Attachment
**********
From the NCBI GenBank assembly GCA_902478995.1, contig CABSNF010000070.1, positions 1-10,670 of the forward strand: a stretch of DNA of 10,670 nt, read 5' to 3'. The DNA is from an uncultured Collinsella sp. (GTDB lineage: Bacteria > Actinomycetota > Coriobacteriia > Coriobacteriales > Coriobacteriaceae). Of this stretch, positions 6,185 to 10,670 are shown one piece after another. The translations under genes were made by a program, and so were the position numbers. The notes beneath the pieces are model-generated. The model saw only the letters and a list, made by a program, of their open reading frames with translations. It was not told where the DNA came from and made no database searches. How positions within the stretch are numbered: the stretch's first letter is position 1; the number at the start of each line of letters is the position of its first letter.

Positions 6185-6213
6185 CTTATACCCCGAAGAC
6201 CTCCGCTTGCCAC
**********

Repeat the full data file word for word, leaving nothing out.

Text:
From the NCBI GenBank assembly GCA_902478995.1, contig CABSNF010000070.1, positions 1-10,670 of the forward strand: a stretch of DNA of 10,670 nt, read 5' to 3'. The DNA is from an uncultured Collinsella sp. (GTDB lineage: Bacteria > Actinomycetota > Coriobacteriia > Coriobacteriales > Coriobacteriaceae). Of this stretch, positions 6,185 to 10,670 are shown one piece after another. The translations under genes were made by a program, and so were the position numbers. The notes beneath the pieces are model-generated. The model saw only the letters and a list, made by a program, of their open reading frames with translations. It was not told where the DNA came from and made no database searches. How positions within the stretch are numbered: the stretch's first letter is position 1; the number at the start of each line of letters is the position of its first letter.

Positions 6185-6213
6185 CTTATACCCCGAAGAC
6201 CTCCGCTTGCCAC